Eva Luna Reiling, 13, is still months away from her freshman year in high school, but she already has dreams of attending Berkeley-Haas and becoming an entrepreneur. At the Berkeley Business Academy for Youth Program (B-BAY) last year, she discovered a key skill she needed to develop.
“I learned how to work on a team,” says the Arlington, Va., resident. “I used to be really bad at it, but now I use what I learned about teamwork in school every day.”
Reiling, whose father and mother earned MBAs at Berkeley, decided she wants to follow in their footsteps after attending B-BAY, which is going on its sixth year this summer. Founded for middle school students in 2008 by the Haas School’s Center for Young Entrepreneurs at Haas (YEAH) , the intensive program continues to extend its reach in curriculum and student diversity.
This summer will mark the second year YEAH offers a session to high school students with housing. In addition, more international students will be attending the program—including students from Belgium and Brazil for the first time—thanks to recruiting across the globe.
Tuition from B-BAY supports the Center for Young Entrepreneurs at Haas, which teaches business skills in under-resourced Bay Area schools during the school year. Along with teamwork, business concepts such as entrepreneurship, accounting, marketing, and corporate social responsibility are tailored for students’ levels. As a final project, middle school students create a business website, while high school students present a business plan and critique a case study.
Lecturer Frank Schultz is one of the Haas faculty members who have been donating teaching time to B-BAY for the last five years. His coursework emphasizes leadership and teamwork. One of his experiential exercises teaches students about organizational structures such as forming (students getting together), storming (students competing with ideas), norming (coming up with a mutual plan), and performing (teams handling the decision-making process).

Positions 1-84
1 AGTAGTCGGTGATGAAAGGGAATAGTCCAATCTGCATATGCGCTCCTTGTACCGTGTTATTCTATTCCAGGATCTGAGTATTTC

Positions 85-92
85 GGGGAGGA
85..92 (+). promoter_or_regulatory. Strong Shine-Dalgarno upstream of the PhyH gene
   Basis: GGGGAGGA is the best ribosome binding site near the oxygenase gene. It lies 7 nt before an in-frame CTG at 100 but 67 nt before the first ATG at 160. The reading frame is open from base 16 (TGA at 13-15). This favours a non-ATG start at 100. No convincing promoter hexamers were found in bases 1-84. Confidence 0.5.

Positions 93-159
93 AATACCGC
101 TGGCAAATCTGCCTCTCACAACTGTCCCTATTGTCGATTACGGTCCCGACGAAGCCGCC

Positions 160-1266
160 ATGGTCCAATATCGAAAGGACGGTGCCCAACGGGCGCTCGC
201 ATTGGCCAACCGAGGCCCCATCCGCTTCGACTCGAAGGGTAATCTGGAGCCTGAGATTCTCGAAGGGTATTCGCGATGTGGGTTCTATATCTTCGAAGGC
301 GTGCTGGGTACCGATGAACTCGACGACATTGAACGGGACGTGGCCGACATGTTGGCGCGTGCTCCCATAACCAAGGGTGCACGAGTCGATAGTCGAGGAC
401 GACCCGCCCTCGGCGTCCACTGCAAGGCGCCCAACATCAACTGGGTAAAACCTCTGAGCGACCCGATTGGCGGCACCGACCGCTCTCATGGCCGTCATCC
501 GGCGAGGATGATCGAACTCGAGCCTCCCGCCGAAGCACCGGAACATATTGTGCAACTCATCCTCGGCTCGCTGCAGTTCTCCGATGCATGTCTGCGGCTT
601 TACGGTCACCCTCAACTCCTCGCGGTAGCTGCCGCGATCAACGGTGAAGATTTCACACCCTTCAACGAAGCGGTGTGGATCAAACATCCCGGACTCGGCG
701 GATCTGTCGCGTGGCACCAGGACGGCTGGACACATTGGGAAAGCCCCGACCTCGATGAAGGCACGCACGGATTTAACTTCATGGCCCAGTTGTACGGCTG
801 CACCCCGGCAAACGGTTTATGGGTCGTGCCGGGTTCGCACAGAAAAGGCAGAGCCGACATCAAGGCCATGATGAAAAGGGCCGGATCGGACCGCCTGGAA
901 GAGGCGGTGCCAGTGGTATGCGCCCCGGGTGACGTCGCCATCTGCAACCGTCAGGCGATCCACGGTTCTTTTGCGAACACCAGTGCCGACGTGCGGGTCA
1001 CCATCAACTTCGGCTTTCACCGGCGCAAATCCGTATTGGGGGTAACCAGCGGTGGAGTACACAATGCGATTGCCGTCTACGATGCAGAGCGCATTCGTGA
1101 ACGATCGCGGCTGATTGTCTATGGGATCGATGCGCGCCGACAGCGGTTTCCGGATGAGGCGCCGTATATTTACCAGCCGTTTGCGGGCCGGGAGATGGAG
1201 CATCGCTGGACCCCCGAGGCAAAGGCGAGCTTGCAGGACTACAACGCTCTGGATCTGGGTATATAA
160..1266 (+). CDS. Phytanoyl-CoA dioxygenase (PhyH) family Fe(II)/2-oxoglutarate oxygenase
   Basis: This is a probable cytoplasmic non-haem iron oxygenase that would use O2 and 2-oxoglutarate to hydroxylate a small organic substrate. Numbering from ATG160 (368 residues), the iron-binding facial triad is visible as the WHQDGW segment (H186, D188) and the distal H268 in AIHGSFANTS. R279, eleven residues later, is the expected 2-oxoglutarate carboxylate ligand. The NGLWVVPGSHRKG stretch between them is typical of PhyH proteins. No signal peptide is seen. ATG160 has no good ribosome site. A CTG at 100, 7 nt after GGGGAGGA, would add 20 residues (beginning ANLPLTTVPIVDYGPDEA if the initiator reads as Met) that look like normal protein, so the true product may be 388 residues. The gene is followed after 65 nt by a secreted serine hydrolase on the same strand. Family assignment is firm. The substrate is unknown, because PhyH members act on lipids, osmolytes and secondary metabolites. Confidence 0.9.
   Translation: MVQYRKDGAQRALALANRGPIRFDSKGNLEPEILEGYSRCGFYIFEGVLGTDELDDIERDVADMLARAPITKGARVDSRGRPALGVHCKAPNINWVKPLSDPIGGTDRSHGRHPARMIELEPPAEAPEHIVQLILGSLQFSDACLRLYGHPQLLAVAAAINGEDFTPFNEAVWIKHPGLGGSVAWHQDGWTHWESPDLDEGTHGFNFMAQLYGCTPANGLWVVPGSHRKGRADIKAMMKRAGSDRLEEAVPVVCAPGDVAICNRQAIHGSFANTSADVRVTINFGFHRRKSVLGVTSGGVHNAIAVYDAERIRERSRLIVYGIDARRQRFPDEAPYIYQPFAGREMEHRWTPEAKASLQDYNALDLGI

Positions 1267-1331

“The students learn that if they have disagreements during the storming point, they should not necessarily feel as if they got a bad team,” he says. “Disagreement, negotiation, and coming to a consensus on a direction are fundamental to moving on to the norming and performing stages.”
Joyce Zhao, 17, a high school junior from Guangdong province in China and 2013 alumna, is applying what she learned in school this year. “Some fundamental ideas related to business and economy are helpful for my AP economics study now,” she says.
Meanwhile, 2010 B-BAY alum, Jonathan Lee, 17, of Lafayette, Calif., has used his knowledge to help him place as a finalist in a regional and state business competition. Thanks to B-BAY, he says, “I felt like I was already comfortable with all the material.”